Well, it's almost official. Dwight Howard will be a free agency on July 1.
Howard had been expected to opt out of the final year of his contract for some time given his disappearing role with the Rockets, his chemistry with James Harden and the potential for a huge payday in this summer's big-money, low-options market. But he had insisted no decision had been made in recent media appearances.
However, the Vertical reported Tuesday that Howard has indeed opted out and will be an unrestricted free agent.
Howard going somewhere else makes sense. He didn't get along with Harden, and the team hurt his feelings, Howard said, by asking him to take a lesser role. The Rockets are reshaping themselves with new coach Mike D'Antoni, who Howard never got along with in Los Angeles. In short, the writing for this decision was on the wall months ago.
So where does Howard go?
Any team taking him on has to realize that he is a 30-year old who has had knee, shoulder and back surgeries in the past three years, and just logged the lowest points-per-game mark of his career (though a tremendous, career-high .620 field goal percentage). He still can't hit free throws, wants the ball in the post where he's not nearly as good in pick and rolls, and comes with a goofball attitude that he simply cannot change (nor, really should he.)
There's a lot to weigh there.
But you're also getting a veteran center who can still play elite level defense when his perimeter containment guys aren't constantly falling down and making the wrong decisions like badly-designed A.I. bad guys in a cheap video game. He's a monster athletically, despite the injuries, and a hard worker. He has shown a lot of maturity over the past two years he doesn't get credit for and still wants to help a team win.
The money will be the issue. If Howard wants a max, no team should sign him. Again, if Dwight Howard says he'll only sign for a max contract, every team should walk. But if you can get him for a reasonable price, here are six teams that should take a look.
Charlotte Hornets: Steve Clifford has built one of the best teams at defending the interior over the past three seasons without a rim protector. Imagine what he would do with Howard. Charlotte also fits the tiers of teams who need a name like Howard and can justify paying for it. One hangup? Adding Howard could restrict their ability to return all the great shooting they had this season, as many of those players are free agents.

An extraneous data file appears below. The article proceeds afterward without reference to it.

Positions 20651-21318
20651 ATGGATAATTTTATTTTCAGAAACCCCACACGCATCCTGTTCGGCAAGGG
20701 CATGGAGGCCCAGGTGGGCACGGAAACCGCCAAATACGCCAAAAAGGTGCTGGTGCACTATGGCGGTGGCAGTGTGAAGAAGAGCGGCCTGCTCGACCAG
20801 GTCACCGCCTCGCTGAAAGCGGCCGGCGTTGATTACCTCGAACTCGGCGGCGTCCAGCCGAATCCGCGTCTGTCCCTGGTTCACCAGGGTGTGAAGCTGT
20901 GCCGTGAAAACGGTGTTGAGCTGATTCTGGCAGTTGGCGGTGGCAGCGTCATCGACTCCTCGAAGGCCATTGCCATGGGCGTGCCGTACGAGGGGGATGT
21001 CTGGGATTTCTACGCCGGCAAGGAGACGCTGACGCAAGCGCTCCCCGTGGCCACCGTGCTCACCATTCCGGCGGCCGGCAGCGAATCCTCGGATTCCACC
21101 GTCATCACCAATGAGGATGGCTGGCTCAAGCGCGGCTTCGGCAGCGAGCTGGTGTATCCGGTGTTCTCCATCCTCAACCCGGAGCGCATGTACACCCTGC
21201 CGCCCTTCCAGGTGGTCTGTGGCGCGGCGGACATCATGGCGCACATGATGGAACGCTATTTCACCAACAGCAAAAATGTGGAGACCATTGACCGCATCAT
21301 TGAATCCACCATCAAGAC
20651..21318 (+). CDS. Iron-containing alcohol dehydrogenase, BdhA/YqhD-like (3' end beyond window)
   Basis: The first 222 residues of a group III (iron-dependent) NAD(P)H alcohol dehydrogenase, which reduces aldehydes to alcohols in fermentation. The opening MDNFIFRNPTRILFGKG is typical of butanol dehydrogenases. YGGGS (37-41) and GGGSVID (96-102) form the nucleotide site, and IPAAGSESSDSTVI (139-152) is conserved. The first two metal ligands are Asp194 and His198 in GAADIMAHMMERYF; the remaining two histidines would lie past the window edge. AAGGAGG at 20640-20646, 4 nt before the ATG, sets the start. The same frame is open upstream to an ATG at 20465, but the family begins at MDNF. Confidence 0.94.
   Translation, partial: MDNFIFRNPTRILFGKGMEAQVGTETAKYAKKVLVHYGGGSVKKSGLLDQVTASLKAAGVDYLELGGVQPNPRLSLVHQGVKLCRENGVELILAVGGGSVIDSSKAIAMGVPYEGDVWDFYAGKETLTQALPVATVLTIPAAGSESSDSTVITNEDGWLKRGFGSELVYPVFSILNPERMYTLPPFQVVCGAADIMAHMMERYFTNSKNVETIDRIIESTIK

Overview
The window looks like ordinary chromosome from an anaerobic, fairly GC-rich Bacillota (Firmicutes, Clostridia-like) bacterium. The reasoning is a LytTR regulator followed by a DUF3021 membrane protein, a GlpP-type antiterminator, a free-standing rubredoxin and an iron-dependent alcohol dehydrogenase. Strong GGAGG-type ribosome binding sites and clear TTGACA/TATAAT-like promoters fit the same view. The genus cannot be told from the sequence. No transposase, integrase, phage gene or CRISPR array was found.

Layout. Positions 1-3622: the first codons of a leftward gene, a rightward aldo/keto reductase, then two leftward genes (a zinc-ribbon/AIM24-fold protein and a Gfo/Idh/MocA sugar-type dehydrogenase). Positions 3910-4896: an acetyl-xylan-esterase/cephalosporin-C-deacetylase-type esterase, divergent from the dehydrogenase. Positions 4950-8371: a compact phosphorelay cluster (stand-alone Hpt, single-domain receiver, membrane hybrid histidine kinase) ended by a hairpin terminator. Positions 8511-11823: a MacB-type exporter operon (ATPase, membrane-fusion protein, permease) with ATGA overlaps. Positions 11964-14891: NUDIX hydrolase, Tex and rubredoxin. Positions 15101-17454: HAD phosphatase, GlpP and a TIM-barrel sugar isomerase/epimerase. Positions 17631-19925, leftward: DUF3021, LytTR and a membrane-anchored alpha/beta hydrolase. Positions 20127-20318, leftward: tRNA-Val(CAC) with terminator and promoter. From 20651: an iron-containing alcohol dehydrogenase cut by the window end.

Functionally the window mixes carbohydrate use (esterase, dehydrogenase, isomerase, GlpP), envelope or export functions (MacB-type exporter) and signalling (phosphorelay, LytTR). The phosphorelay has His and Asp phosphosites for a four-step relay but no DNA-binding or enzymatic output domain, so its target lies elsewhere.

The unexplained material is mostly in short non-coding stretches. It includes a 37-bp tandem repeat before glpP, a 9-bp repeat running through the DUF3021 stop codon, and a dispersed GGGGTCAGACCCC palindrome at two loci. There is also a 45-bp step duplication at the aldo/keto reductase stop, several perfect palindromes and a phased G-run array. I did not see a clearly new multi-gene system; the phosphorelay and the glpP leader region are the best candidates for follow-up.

Brooklyn Nets: The Nets wanted Howard when he was in Orlando and the two sides tried desperately to get a deal done but the Magic (rightfully) wanted nothing to do with the Nets' trash at the time. Now, though, they're bare bones. They have Brook Lopez, sure. But you can play them together in a big combo and if you get worked on the perimeter, you punish them inside. It also opens up the possibility of trading Lopez, which is the only asset Brooklyn has that could really reset its roster back to "decent." The Nets could overpay for Howard on a short-term deal just to make themselves respectable, since they have no picks to save.
Chicago Bulls: They have cap space and a need at center. The odds of Howard getting along with Jimmy Butler remarkably better than with Harden are not great, but it might be worth a shot. It's a veteran center replacement that bolsters them inside while adding a big name. The Bulls have the money and a need for what Howard brings, but this better be a sweetheart deal for them.
Orlando Magic: All reports are that this is highly unlikely but I will not give up the dream. It makes too much sense. With Frank Vogel, Howard fits perfectly into the scheme. He gets to repair all the damage he did when he left, and the Magic are set to be big spenders with little to offer potential free agents. This would be a really good story, unless the Magic sign him to a four-year max.
New Orleans Pelicans: The Pelicans have to clear a lot of cap room, but putting Howard next to Anthony Davis could be a great combination. Howard could help teach Davis about rotations and provide the size anchor that Davis needs with how often he's injured trying to play center. Howard going to a team with good talent in need of a good piece makes sense. However, Alvin Gentry's up-and-down style (which he in part modeled after D'Antoni' system) is not an ideal fit.
Dallas Mavericks: The Mavericks are often listed as the natural fit for Howard. Dirk Nowitzki needs a physical center next to him, the Mavericks have cap space and playoff goals, and Dallas has had their eye on Howard going back to his Orlando days. But the Mavericks have made it clear that they're not going to max him. They won't sacrifice future flexibility just to get Howard at this point. Still, Howard and Chandler Parsons are close, and they could wind up being a package deal for the Mavs.